Diets characterized by low glycemic load, low sugar, and higher fiber content may be associated with higher serum sex hormone-binding globulin (SHBG) levels in postmenopausal women, according to a new study led by Drs. Menga Huang and Simin Liu, faculty in the Department of Epidemiology.
[Photo: Dr. Simin Liu]
Low circulating levels of SHBG have been shown to be a direct and strong risk factor for type 2 diabetes, cardiovascular diseases, and hormone-dependent cancers, although the relation between various aspects of dietary carbohydrates and SHBG levels remain unexplored in population studies.
The researchers conducted a comprehensive assessment of total dietary carbohydrates, glycemic load, glycemic index, fiber, sugar, and various carbohydrate-abundant foods in 11,159 postmenopausal women enrolled in the Women’s Health Initiative. Higher dietary glycemic load and glycemic index based on total and available carbohydrates, and higher intake of sugar and sugar sweetened beverages were associated with lower concentrations of circulating SHBG. In contrast, women with greater intake of dietary fiber tended to have elevated SHBG levels.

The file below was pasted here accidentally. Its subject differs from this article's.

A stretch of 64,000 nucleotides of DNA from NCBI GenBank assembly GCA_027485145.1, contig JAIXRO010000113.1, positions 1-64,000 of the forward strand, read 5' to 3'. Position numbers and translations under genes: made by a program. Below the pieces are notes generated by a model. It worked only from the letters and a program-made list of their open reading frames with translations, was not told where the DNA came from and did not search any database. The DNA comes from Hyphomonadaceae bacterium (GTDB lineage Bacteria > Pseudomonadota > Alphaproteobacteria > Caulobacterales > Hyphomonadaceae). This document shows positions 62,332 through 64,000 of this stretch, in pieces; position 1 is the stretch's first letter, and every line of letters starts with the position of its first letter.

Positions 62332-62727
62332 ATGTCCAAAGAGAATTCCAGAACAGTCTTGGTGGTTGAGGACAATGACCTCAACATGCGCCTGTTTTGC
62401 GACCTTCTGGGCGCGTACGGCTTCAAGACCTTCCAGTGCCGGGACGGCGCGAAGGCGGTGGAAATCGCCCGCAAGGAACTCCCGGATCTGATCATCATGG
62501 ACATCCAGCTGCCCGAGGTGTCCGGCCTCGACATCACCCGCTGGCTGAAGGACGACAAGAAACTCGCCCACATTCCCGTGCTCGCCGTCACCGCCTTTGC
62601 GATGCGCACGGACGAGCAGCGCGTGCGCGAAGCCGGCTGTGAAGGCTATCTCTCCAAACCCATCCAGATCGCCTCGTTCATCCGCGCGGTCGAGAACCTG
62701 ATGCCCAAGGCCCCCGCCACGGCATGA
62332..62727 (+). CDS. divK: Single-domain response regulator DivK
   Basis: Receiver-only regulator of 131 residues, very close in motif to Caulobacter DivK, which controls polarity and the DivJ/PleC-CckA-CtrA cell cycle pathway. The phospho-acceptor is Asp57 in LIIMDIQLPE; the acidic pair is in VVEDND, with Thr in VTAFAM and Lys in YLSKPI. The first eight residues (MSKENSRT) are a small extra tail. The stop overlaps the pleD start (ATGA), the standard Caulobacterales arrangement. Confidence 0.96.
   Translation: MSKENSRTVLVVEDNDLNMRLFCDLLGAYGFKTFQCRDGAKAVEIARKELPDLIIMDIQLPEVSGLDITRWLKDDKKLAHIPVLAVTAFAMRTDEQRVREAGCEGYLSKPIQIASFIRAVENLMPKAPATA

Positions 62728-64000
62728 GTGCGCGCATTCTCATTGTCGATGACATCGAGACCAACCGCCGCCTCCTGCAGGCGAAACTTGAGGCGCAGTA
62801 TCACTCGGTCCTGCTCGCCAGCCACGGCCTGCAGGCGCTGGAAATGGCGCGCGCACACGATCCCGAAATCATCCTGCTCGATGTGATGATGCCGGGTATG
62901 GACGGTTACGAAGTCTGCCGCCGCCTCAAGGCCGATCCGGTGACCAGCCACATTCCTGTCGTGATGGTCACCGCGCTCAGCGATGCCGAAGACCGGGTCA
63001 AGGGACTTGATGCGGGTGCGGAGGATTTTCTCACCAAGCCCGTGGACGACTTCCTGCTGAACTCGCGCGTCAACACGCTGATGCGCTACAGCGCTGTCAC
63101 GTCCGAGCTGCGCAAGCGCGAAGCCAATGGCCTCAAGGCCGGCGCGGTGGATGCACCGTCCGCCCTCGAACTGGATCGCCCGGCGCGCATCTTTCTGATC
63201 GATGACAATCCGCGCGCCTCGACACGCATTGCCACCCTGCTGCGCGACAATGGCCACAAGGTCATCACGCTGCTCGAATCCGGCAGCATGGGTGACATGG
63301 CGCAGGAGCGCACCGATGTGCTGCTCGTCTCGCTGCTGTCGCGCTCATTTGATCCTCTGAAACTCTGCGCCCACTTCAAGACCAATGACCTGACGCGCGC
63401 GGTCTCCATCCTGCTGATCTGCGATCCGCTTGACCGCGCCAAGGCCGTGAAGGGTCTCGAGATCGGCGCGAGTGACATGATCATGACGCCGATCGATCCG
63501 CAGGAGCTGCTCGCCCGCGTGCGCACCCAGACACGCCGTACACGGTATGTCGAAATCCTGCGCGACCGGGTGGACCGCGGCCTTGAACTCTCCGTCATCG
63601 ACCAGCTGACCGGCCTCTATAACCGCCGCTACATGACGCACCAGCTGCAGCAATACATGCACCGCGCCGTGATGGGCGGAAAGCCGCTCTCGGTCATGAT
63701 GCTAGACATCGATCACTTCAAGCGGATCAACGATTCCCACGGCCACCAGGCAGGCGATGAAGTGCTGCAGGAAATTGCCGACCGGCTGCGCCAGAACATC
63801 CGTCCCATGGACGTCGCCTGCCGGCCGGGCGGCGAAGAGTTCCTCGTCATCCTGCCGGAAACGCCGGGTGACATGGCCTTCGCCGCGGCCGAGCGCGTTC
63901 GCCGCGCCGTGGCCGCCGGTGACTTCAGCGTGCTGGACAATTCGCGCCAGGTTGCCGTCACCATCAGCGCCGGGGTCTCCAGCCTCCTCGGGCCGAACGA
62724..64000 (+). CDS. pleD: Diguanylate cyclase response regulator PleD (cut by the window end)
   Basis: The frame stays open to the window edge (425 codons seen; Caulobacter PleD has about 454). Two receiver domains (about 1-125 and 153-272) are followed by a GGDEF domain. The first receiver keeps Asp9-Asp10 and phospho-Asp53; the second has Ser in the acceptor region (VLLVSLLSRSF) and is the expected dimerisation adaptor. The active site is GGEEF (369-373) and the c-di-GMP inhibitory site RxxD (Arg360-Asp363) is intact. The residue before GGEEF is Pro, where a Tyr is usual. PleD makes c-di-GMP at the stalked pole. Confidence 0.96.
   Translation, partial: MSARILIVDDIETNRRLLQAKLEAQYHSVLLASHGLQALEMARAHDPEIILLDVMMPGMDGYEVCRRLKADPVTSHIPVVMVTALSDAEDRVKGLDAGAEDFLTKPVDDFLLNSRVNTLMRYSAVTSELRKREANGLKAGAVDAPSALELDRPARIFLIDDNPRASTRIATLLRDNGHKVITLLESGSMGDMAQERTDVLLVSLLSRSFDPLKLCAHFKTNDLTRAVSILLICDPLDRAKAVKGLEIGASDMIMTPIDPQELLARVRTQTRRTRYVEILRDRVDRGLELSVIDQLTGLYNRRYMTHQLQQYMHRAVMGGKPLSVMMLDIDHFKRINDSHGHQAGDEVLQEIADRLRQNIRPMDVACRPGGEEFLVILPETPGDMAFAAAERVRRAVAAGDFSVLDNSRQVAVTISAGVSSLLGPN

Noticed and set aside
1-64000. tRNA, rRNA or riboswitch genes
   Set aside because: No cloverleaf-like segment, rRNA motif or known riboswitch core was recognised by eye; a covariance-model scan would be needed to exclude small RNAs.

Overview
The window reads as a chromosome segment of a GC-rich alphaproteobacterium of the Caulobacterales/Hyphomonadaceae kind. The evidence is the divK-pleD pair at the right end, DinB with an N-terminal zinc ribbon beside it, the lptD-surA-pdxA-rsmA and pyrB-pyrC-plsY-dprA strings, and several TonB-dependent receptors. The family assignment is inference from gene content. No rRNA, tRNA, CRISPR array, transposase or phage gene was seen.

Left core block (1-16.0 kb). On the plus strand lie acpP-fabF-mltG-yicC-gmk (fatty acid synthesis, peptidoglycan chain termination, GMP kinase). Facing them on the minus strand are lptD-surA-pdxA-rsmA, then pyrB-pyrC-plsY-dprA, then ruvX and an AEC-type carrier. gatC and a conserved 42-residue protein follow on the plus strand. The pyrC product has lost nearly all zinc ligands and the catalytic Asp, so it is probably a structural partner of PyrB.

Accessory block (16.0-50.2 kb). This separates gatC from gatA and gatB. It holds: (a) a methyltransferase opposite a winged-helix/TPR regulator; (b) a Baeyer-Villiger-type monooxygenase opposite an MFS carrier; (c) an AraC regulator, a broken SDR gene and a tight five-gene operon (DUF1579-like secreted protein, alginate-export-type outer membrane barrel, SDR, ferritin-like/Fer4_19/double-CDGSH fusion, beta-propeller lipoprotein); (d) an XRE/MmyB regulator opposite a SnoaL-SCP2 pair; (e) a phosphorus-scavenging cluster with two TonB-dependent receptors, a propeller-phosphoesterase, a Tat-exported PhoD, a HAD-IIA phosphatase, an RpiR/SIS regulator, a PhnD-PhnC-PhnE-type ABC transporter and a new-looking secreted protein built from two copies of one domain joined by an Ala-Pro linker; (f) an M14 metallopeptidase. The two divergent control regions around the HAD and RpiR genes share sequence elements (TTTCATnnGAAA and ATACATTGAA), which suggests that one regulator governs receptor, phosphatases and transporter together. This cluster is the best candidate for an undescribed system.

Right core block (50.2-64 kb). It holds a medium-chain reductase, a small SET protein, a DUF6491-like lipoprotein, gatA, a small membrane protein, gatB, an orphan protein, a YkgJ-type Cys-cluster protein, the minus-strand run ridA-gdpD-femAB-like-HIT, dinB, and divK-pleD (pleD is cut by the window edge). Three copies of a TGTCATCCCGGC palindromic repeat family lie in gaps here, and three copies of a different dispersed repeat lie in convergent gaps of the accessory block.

The results of this study, published in Journal of Diabetes, suggest that low glycemic load/index diets with low sugar and high fiber content are associated with higher circulating levels of SHBG in this population, which may reduce the risk of a variety of adverse health outcomes.